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About mako20ft

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    Honorary 00' member
  • Birthday 07/24/1967

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    Supervisor - Cincinnati Riot Zone

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  1. Gotta add...this is one of the best threads in this joint for quite some time. I was raised on a Dairy farm with a few pigs for slaughter. Eggs were fresh, the larder was usually stocked but the milk would often be warm (with the occasional blood streak). Never knew it was anything but normal
  2. It's been 30yrs...tweeked up M60? Fun to shoot but carrying was something else entirely...
  3. Happy Monday Last bump...
  4. Happy Monday Last bump...
  5. Happy Monday Last bump...
  6. Damn...I lol'd
  7. It's what keeps folks like Simpson Hardware or CPL Systems in business. Generally called "Hold Downs", they're countless different versions that "tension" the structure's floor and wall systems together. The simplest (and still regularly used) are threaded rod assemblies with heavy coiled springs and take-up nuts. Most are embedded at the foundation, passed through each set of floors, then walls and finally secured at the top plates supporting the wood roof trusses. At it's simplest, they resist shear and uplift...basically "sandwiching" the platforms together. They're expensive and brutally strong but just as important, they allow a structure to "move" within certain parameters (as the building settles, the wood moisture content dissipates, building reactions to wind, seismic, etc). Trust me...those buildings are not going anywhere in our lifetime.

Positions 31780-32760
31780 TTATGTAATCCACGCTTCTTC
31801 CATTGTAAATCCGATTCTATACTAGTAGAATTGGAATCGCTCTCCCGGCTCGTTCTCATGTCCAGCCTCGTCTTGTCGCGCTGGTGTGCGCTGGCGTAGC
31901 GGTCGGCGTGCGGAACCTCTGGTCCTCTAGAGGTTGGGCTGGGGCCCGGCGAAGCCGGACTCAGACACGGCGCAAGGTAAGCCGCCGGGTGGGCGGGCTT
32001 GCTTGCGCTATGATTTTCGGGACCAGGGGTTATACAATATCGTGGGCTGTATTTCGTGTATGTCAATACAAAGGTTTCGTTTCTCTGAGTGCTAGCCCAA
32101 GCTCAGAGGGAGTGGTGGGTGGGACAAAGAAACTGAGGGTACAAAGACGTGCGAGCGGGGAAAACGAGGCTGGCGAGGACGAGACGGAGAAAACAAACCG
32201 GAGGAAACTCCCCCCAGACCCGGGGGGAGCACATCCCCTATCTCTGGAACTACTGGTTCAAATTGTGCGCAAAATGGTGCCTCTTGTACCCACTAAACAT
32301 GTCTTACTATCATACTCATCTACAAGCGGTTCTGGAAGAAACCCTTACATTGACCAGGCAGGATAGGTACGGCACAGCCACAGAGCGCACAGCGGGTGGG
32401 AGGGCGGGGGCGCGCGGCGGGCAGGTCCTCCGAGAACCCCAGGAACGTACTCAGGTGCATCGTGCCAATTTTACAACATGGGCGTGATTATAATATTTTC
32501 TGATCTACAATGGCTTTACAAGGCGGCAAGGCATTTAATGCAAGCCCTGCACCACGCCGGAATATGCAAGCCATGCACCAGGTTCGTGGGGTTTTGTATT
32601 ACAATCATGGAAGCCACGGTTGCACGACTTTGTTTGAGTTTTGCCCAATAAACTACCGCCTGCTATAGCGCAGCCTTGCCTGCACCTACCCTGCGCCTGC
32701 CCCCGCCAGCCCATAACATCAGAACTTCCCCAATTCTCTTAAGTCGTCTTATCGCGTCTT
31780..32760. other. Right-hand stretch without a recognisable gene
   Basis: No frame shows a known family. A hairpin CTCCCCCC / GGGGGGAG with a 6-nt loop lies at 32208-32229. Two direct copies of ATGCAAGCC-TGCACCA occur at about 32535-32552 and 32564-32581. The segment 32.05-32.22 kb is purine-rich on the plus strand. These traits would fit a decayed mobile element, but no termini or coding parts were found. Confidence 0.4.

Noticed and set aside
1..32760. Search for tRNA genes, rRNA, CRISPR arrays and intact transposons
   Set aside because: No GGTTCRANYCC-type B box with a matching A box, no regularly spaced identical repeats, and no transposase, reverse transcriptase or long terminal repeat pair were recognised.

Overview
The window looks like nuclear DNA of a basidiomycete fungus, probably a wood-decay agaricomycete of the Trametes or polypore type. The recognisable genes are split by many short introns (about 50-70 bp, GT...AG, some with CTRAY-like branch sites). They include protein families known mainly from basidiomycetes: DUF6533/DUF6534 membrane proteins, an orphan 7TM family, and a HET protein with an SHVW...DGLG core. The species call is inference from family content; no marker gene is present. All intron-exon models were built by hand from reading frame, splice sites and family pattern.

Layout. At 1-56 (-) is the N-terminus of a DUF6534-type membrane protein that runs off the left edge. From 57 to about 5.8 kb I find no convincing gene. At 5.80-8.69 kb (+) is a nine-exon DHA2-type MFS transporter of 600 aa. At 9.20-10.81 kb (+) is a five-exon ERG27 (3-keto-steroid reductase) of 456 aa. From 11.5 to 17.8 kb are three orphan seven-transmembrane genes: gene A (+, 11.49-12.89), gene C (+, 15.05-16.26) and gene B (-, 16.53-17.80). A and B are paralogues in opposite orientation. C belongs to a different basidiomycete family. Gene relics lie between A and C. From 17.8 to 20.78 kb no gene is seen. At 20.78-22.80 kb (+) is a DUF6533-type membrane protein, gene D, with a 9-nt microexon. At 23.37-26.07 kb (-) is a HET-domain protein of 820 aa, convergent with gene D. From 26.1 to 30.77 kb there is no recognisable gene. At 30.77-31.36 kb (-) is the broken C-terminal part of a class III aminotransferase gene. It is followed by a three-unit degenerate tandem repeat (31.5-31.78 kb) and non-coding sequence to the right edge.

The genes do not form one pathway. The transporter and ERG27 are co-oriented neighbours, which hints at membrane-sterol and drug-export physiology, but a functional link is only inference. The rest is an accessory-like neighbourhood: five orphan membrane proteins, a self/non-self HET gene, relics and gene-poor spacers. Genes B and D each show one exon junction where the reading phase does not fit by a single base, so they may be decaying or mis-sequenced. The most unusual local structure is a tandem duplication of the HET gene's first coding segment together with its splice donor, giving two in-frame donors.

8. RR... We've got 2 of them going on right now that I'm doing the floor and roof trusses on. Home2Suites 5 story and a Residence Inn 6 story. It's a relatively recent trend. Both are steel and concrete for 2 floors then wood framed above. It's entirely driven by cost. I've gotta admit it's taken some getting used to working at that height. Our equipment costs have skyrocketed and of the 6 framing crews I rotate...I honestly only trust 2 of my foreman for this kind of work. Fall protection out of a 2-story is mostly lip service. Protection 3 stories and up is 100% pucker (at least for me and I'm generally cool with heights). Anyway, there's other advantages to wood framed as well regards fire protection, seismic and flexibility of design versus cost. All of that is over my pay grade but I'm happy for the work.
  9. I've been giving a lot of thought to the Weatherby Vanguard Modular Chassis in 6.5 Creedmoor but more to your's readily available in 223 Remington. Street price is $799 and it's one hell of a platform.
  10. Terri > Belmo Indeed, the work is now truly done...
  11. I WILL ****ing throat punch you...
  12. . If you don't mind me asking... My folks sold their Mass home in 2015. The sale was painless but around 9:30am of the closing day, the future owners called begging for a favor. Somehow their insurance company (who they had done business with for years) "ordered" the dive board removed or they would not insure the property. Not for a higher rate, not for a softer bed...they simply would not insure it. They also wanted a photo and receipt from a licensed contractor indicating the work was completed. I drove over and took care of it but more to the point... Does that single dive board hammer you on insurance or is it of no concern to your carrier? I was gonna ask Red to do it but I hear his OT rates are ludicrous... Thanks out of curiosity...